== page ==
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Landlord evicting with only 1 month notice, Legal??


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Hi Guys,

 

I have a friend in need and are basically looking for some advice.

My friend has been living in a shared property (shared with the landlord) for over 5 years. On the 1st July 2008 the landlord gave her 2 months notice informing her she had to move out by the 1st Sept 2008. she had no problem with this and is due to move into a new property on the 1st Sept 2008.

Yesterday the landlord informed her that she only needs to give 1 months notice and she now has to move out by the 1st August 2008.

There was never any agreement signed between the landlord and tennant.

So, my questions are:-

1. As there was no agreement signed what is the legal standing of the lodger?

 

2. Is it correct in that she only has to give 1 months notice?

 

3. As my friend was given 2 months notice originally would that override any other notice period in a court of law? (ie the 1 month notice letter.)

 

This has caused my friend extreme stress and she also suffers from MS.

 

PLease advise as I will be writing a letter on my friends behalf so any case law or Acts which cover this sort of situation would be much appreciated.

 

 

Thanks in anticipation.

 

:confused:

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I think that two months is the correct, although I am not an expert, I do beleive that the landlord/agent is wrong and they do have to give at least 2 months notice.

Lula

 

Lula v Abbey - Settled

Lula v Abbey (2) - Settled

Lula v Abbey (3) - Stayed

 

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smithy have u tried to contact shelter they are really good and very knowledgeable about housing right ......

 

if not tried to contact mr shed or waterbottle they give good advise too

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2 months - contract cannot override the landlords statutory obligations, period.

 

EVEN if the landlord was correct(which they arent) new notice would have to be given. Therefore EVEN IF the one month notice was correct(which it isnt) then the months notice would start again - hence no eviction until the middle of August at the earliest.

 

But they arent right - cant remember which Act it is, but the landlord has a statutory obligation to give 2 months notice. I assume that the person in question pays the rent monthly, yes?

7 years in retail customer service

 

Expertise in letting and rental law for 6 years

 

By trade - I'm an IT engineer working in the housing sector.

 

Please note that any posts made by myself are for information only and should not and must not be taken as correct or factual. If in doubt, consult with a solicitor or other person of equal legal standing.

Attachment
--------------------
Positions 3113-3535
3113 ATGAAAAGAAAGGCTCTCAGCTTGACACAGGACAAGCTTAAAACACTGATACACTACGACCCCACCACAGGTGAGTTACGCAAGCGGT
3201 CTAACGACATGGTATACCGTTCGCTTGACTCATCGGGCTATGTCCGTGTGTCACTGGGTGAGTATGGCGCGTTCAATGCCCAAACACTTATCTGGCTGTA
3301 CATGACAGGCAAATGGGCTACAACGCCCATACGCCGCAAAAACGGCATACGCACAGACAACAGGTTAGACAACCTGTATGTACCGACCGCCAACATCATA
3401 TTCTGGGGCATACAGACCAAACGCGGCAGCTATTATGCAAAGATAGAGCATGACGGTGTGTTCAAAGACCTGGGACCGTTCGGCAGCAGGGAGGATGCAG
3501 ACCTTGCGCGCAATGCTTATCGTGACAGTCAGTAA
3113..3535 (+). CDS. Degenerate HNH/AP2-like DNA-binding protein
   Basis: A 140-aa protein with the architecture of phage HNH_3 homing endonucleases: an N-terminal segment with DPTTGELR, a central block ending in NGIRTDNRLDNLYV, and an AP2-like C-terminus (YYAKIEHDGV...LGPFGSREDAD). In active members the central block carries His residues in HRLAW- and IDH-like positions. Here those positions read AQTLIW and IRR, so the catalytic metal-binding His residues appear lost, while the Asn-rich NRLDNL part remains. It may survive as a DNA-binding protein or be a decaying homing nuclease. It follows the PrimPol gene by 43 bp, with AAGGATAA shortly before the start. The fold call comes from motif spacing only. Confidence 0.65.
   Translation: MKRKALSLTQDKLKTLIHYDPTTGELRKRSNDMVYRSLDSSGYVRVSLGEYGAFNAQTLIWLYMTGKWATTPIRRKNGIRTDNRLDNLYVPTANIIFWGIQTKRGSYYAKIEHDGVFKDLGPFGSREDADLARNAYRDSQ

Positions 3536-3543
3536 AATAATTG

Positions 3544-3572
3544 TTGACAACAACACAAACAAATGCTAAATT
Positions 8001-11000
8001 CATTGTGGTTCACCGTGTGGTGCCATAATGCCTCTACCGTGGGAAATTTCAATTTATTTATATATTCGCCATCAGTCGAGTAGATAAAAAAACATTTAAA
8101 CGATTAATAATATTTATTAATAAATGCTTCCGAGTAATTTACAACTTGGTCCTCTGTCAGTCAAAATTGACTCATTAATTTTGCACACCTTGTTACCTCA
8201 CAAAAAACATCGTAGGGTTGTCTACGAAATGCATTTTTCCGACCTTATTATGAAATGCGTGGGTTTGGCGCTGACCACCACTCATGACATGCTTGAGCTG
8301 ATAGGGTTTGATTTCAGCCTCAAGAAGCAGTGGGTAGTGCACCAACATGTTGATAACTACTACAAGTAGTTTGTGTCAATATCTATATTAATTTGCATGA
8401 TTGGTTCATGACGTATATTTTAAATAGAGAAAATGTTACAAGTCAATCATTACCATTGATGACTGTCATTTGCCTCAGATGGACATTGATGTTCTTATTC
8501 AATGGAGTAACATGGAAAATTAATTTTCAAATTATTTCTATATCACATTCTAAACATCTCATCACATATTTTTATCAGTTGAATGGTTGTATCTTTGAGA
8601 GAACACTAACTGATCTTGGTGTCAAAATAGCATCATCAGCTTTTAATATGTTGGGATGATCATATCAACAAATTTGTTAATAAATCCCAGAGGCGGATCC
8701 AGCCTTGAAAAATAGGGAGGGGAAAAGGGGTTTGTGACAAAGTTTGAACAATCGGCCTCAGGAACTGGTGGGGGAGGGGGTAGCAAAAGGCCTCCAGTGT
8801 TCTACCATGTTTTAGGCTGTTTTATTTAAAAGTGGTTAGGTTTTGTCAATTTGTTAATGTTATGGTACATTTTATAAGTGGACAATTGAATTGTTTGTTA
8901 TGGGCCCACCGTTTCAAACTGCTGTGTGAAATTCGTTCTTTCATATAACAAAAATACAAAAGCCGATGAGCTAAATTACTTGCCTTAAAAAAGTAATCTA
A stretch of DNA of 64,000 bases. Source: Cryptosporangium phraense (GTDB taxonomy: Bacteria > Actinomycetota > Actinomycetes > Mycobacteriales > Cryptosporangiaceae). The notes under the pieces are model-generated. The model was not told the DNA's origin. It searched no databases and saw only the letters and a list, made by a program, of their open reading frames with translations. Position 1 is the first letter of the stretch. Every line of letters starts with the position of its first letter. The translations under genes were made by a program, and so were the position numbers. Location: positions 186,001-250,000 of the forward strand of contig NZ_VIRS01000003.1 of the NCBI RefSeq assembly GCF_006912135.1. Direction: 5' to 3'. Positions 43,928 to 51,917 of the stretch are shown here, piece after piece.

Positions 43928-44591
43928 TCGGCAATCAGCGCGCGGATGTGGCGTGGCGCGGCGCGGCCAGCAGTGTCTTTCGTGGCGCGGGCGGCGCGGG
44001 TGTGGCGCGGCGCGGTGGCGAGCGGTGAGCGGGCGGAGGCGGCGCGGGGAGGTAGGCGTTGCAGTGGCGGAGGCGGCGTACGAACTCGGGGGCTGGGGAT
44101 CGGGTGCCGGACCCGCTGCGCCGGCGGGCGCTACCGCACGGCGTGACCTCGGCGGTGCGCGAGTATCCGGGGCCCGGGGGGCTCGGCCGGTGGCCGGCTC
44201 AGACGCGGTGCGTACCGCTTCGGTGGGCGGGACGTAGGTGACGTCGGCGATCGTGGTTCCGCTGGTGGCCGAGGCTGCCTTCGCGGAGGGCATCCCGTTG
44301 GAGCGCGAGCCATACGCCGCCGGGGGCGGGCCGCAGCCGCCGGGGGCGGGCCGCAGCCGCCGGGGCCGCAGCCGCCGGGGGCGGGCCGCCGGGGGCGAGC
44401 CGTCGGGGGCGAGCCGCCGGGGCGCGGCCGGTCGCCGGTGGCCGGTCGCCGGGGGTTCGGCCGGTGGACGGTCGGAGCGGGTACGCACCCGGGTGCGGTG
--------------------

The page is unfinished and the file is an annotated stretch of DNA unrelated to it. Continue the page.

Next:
Please click the star if I have helped!!

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But don't forget this bit:

 

My friend has been living in a shared property (shared with the landlord) for over 5 years.

 

I think we need more information about how much is shared.

Post by me are intended as a discussion of the issues involved, as these are of general interest to me and others on the forum. Although it is hoped such discussion will be of use to readers, before exposing yourself to risk of loss you should not rely on any principles discussed without confirming the situation with a qualified person.

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oops missed the lodger bit!!!!

7 years in retail customer service

 

Expertise in letting and rental law for 6 years

 

By trade - I'm an IT engineer working in the housing sector.

 

Please note that any posts made by myself are for information only and should not and must not be taken as correct or factual. If in doubt, consult with a solicitor or other person of equal legal standing.

 

Please click the star if I have helped!!

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OK she is a lodger. In that case one months notice would be sufficient, BUT my point above still stands, in that the one months notice would effectively have to start again as a bare minimum.

7 years in retail customer service

 

Expertise in letting and rental law for 6 years

 

By trade - I'm an IT engineer working in the housing sector.

 

Please note that any posts made by myself are for information only and should not and must not be taken as correct or factual. If in doubt, consult with a solicitor or other person of equal legal standing.

 

Please click the star if I have helped!!

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